The Essential Go To Market Math for Beating Your SaaS Startup's Growth Targets

How big is your SaaS startup’s sales pipeline? How big does it need to be to achieve next month’s bookings target? What is the ratio of the sales pipeline to bookings? What should it be?

When asked these questions during a fundraising pitch, one CEO responded with the number of demos per account executive per day to attain next month’s bookings, impressively conveying his command of his business. A startup’s leadership should know the number of customers, sales and marketing qualified leads to meet or exceed plan at all times. If you haven’t performed this exercise this before, use the interactive worksheet below. Change any of the text boxes and the figures will update. If you’re reading this post by email, please click through. Some email clients don’t allow JavaScript for security.

Let’s examine a hypothetical company with a bookings plan of $250k, an Average Revenue per Customer of $20k. The typical account executive at this company owns a $500k ARR quota, and on average achieves 75% of quota. 20% of Marketing Qualified Leads (MQLs) convert to Sales Qualified Leads (SQLs). And 20% of SQLs convert to customers.

Monthly Bookings Target, $ARPC, $AE Quota, $ AnnualQuota Attainment, decimalNumber of AEs Required
8
MQL to SQLSQL to Customer
Conversion Rates, decimal
Leads and Customers Required to Attain Bookings Goal
MQLSQLCustomers
Per Rep7982
Total6256413

The worksheet tells us quite a bit about this company. To attain next month’s bookings number, the business needs 8 fully ramped account executives. Each of these account executives must sell two contracts. To close these two customers, the company must generate 8 sales qualified leads, and 79 marketing qualified leads. In total, the company must generate 625 MQLs and 64 SQLs. Note, I’m rounding up in each of the calculations to be conservative, which is why the numbers may not divide evenly as integers.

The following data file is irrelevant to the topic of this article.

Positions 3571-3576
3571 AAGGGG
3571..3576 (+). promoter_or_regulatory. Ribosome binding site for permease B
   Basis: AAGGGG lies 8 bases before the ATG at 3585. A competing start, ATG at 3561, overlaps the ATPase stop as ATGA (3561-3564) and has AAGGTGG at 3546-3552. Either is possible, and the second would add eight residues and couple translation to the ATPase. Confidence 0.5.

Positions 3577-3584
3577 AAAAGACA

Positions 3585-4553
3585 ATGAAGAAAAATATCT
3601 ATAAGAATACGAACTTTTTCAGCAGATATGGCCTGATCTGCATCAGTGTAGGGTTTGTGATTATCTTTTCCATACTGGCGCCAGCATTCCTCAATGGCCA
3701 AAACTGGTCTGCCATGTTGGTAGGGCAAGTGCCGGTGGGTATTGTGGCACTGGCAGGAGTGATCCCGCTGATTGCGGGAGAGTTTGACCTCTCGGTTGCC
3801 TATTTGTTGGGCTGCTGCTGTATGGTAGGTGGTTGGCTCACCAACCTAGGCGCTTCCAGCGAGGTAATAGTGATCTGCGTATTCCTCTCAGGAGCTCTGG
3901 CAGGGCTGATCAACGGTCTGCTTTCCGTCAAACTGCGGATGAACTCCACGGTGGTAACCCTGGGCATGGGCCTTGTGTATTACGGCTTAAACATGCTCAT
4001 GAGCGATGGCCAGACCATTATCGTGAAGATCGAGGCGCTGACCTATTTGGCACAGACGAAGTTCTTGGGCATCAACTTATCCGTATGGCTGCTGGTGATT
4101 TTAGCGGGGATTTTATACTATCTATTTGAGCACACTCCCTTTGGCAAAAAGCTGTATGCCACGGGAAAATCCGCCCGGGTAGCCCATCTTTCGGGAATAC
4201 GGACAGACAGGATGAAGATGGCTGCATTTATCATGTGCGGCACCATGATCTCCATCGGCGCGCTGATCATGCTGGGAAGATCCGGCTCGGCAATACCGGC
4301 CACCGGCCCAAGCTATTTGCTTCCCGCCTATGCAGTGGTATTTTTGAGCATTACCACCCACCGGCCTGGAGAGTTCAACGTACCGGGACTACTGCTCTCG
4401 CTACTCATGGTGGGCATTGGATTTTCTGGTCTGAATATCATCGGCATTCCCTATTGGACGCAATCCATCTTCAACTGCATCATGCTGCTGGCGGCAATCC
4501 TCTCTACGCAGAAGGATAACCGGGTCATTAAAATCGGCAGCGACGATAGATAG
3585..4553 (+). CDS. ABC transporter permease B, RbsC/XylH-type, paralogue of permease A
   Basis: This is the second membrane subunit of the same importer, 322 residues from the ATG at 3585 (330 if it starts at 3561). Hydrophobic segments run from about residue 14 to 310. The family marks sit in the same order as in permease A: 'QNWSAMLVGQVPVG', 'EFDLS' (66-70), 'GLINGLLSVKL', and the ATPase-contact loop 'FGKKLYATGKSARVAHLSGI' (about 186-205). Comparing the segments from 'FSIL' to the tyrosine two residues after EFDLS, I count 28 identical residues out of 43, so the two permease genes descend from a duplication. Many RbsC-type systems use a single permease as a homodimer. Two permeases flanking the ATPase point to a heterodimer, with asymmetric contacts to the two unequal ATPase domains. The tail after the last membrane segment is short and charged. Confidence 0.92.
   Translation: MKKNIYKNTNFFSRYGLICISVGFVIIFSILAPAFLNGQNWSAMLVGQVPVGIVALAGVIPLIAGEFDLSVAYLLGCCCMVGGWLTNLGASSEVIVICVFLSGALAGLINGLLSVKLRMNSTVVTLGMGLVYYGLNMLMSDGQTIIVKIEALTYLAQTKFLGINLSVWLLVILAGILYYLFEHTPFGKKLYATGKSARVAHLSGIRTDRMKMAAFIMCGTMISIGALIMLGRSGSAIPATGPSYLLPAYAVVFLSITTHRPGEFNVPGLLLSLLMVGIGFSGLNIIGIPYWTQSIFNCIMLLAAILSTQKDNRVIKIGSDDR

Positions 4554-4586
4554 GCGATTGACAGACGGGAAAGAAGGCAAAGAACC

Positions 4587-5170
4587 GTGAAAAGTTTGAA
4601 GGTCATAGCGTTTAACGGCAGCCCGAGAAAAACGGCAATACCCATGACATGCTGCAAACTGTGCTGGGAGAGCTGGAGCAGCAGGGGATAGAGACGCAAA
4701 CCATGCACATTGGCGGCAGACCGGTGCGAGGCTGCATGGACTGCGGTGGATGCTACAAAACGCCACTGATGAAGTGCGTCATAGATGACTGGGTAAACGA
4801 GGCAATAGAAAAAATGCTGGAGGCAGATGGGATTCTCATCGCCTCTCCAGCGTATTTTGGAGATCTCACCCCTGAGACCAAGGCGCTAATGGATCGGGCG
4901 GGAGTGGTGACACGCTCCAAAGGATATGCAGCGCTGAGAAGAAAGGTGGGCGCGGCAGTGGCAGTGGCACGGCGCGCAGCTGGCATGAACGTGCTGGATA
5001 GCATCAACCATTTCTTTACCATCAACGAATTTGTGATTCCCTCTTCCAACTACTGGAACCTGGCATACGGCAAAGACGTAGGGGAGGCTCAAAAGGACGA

These figures should inform sales and marketing hiring plans. The company requires a certain number of account executives to close customers and a certain number of marketers or sales development reps to generate leads. The data also provide a basic estimate of marketing costs. Multiplying the lead requirements by cost per lead provides a base level estimate for marketing spend in a given period. From which a business could compute cost of customer acquisition, and many other figures.

All of these elements to the plan, whether account executives or leads, have a latency. Account executives must be hired and they must be trained. This takes time, perhaps 3-4 months for very efficient sales teams. Then they must be provided leads, which require time some time to produce. And of course, the sales cycle introduces latency to bookings. While this worksheet doesn’t include any of those important factors, they must be considered.

Returning to the first set of questions, the ratio of the pipeline has to be 5x the bookings target, or the inverse of the SQL-to-customer ratio which is 0.2 for our hypothetical company. This makes sense. Only one in five leads will convert to a paying customer.

There are often questions around what is lead. As long as you’re measuring success rate from whatever point you call a lead a lead or an SQL an SQL, then the definitions don’t matter for this analysis.

Last, this concept can also be applied at an individual level. Different account executives will have varying conversion rates. These vary as a function individual skill, experience, region, geography, industry and other factors. Therefore, the required pipeline to enable each sales person to achieve their quota is again just the inverse of their lead to close rate.

Understanding the go-to-market requirements of a business is an essential skill at every stage of a SaaS company, and with just a few basic measurements, founders and CEOs of SaaS companies can understand precisely what the company must achieve each month to exceed its goals.

Published 2015-10-05 in Sales  SaaS 


I'm a partner at Redpoint. I invest in Series A and B SaaS companies. I write daily, data-driven blog posts about key questions facing startups. I co-authored the book, Winning with Data. Join more than 18,000 others receiving these blog posts by email.


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